Good Massage: Hair Port
Treatment we had: 50-minute deep-tissue massage, $82.
What we liked: Hair Port, a Sterling salon and spa, offers more than just hair treatments. I booked a deep-tissue massage.
After an initial consultation—during which the therapist questioned my request for deep-tissue by saying that most people don’t need more than a standard massage—we settled into the treatment. The room, which the therapist admitted was cold, housed a simple massage bed, which wasn’t heated on my visit. Halfway through the massage, I asked for a blanket to get rid of my goosebumps. She turned up the space heater.
Exactly 50 minutes later, the treatment ended. I changed and looked for the therapist—during my search, I noticed a small spa waiting area that had water and what looked like freshly baked cookies, but when I finally found my massage therapist, I was ushered out (with a glass of water). The receptionists, friendly at check-in, seemed more concerned with talking to each other than getting payment for my treatment, making for a cold end to a lukewarm massage.
What you should know: This salon does spa treatments in an area separate from the hair stations, with its own door, so you have room to relax. A small changing area with shower and aromatherapy sauna provides room for those who want to relax all day.
Bottom line: The amenities are thoughtful and the treatment nice enough, but unless this is your neighborhood salon, it’s not worth a special trip.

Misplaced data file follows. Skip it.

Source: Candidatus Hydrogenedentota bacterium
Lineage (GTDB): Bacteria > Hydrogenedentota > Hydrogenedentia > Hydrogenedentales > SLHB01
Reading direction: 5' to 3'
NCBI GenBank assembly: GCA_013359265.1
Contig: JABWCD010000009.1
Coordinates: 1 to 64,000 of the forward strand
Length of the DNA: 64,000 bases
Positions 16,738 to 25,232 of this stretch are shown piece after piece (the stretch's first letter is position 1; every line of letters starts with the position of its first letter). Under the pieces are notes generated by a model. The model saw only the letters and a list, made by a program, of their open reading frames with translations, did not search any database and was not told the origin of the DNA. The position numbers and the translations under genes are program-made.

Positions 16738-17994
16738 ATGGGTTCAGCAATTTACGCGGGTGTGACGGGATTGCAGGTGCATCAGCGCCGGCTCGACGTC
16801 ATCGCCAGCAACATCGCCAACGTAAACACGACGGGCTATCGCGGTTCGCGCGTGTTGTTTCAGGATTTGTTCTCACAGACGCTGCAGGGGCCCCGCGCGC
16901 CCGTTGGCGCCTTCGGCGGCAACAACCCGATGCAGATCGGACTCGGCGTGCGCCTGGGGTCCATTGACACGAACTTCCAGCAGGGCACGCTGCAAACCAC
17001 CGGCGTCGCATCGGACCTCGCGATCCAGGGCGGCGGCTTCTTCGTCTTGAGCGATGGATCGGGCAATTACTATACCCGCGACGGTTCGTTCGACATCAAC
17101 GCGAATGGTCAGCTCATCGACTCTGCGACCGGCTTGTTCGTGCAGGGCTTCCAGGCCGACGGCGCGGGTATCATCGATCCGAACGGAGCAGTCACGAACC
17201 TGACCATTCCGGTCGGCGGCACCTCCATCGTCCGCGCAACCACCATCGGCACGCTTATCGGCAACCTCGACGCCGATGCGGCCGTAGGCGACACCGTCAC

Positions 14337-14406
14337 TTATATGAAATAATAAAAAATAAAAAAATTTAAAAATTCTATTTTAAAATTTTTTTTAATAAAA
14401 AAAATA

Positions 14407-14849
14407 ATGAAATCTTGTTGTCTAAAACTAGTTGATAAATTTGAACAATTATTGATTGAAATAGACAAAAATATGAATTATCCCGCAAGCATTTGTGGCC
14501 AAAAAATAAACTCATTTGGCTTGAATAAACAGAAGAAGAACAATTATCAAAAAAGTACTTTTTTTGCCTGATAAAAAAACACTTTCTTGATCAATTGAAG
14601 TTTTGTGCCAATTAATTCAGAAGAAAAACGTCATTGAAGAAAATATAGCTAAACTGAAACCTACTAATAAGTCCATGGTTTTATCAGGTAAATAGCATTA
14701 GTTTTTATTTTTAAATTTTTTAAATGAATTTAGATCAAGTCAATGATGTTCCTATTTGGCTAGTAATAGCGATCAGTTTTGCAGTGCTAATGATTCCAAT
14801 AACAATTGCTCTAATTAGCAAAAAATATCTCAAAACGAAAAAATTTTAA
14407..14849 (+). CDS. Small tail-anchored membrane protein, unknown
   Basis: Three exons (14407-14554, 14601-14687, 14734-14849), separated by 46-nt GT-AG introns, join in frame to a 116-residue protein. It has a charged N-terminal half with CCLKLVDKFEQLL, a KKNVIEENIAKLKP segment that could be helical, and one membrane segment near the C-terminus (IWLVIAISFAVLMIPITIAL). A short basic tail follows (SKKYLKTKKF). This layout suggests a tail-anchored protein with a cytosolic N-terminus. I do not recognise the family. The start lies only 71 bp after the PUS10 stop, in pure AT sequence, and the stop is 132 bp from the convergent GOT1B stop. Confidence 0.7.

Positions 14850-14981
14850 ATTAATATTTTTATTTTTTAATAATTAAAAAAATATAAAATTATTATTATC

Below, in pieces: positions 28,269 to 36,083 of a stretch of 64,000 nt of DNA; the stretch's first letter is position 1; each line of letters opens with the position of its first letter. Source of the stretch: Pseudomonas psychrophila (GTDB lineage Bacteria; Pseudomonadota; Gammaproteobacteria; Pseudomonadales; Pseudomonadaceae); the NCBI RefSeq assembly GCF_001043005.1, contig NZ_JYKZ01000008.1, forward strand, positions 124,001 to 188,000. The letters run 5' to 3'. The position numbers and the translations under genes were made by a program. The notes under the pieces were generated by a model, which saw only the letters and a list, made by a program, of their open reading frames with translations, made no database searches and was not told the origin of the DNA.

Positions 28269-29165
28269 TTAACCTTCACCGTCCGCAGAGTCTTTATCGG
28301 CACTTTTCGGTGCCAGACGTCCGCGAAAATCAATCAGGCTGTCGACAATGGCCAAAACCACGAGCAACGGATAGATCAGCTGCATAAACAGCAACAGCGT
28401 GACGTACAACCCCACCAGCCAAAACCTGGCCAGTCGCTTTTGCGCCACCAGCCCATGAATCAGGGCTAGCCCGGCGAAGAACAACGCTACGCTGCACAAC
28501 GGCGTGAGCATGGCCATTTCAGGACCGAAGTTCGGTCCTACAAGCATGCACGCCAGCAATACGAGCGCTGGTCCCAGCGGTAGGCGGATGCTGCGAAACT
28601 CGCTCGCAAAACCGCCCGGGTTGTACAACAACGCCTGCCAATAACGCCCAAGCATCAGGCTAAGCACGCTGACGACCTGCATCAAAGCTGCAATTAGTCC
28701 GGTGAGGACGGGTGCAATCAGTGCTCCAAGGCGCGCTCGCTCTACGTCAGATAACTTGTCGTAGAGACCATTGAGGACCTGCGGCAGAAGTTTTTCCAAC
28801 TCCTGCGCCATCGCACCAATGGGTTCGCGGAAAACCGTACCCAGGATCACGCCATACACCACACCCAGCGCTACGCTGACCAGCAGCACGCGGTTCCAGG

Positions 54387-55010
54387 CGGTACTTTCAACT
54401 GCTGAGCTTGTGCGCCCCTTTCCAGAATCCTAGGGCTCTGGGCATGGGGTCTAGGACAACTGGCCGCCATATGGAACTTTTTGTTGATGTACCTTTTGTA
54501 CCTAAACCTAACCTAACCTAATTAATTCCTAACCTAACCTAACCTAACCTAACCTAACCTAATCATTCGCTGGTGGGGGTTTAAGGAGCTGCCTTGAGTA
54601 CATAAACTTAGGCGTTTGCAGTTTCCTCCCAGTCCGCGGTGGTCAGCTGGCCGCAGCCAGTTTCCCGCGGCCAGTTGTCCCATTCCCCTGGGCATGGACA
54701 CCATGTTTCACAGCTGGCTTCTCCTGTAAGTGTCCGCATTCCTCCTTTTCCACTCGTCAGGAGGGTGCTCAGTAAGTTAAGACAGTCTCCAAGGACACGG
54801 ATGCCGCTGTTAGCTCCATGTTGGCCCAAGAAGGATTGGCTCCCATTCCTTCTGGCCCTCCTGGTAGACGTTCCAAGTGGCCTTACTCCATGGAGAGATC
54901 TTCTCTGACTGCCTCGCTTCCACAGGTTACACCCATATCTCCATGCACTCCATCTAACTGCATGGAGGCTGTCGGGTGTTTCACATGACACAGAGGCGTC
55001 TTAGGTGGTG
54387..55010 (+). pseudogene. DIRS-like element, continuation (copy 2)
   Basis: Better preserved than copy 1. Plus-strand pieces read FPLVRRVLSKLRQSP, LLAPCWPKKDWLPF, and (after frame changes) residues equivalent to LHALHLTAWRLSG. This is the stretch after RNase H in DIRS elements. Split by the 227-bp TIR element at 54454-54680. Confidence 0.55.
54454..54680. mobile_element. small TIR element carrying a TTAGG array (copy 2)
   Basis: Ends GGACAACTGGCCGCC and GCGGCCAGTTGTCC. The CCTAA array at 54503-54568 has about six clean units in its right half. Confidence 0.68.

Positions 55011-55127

Hair Port, 46 Pidgeon Hill Dr., Sterling, 703-430-3400; hairportltd.com.
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Good Facial: Hela Spa, Georgetown
Treatment we had: Greta Garbo facial, $120.
What we liked: Hela is a peaceful, pretty spa, with soft-green walls and a clean-lined Swedish sensibility. The staff was quick to offer me water or tea, and there was a nice selection of magazines to browse—although I didn’t wait long before Amber Meyer came to get me.
Meyer is one of the spa’s most popular aestheticians, and I soon saw one reason why—her delicate strokes, whether she was massaging facial muscles or smoothing on various lotions, were extremely relaxing. Her seeming knowledge of skin and her advice inspired more confidence. I also liked that when I asked her not to mess up my hair too much, she went looking for a different headband that did the trick.
What you should know: While I thought the facial was very good, I found the price—$120 plus tip—a bit high for 50 minutes. The facial included the standard deep cleaning, exfoliation, steaming, extractions, and mask, but nothing extra—no heated hand mitts, no extensive shoulder-and-neck massage—as some spas provide.
Another unfortunate flaw: Sound carries in this small spa. The gentle music in the treatment room could not mask voices in the hall, heavy footfalls, and what sounded like someone washing dishes.
Bottom line: This spa offers a peaceful oasis with a very competent staff. They’re particularly known for facials. But you pay for that expertise.
Hela, 3209 M St., NW; 202-333-4445; helaspa.com.
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Perfect Pedicure: SomaFit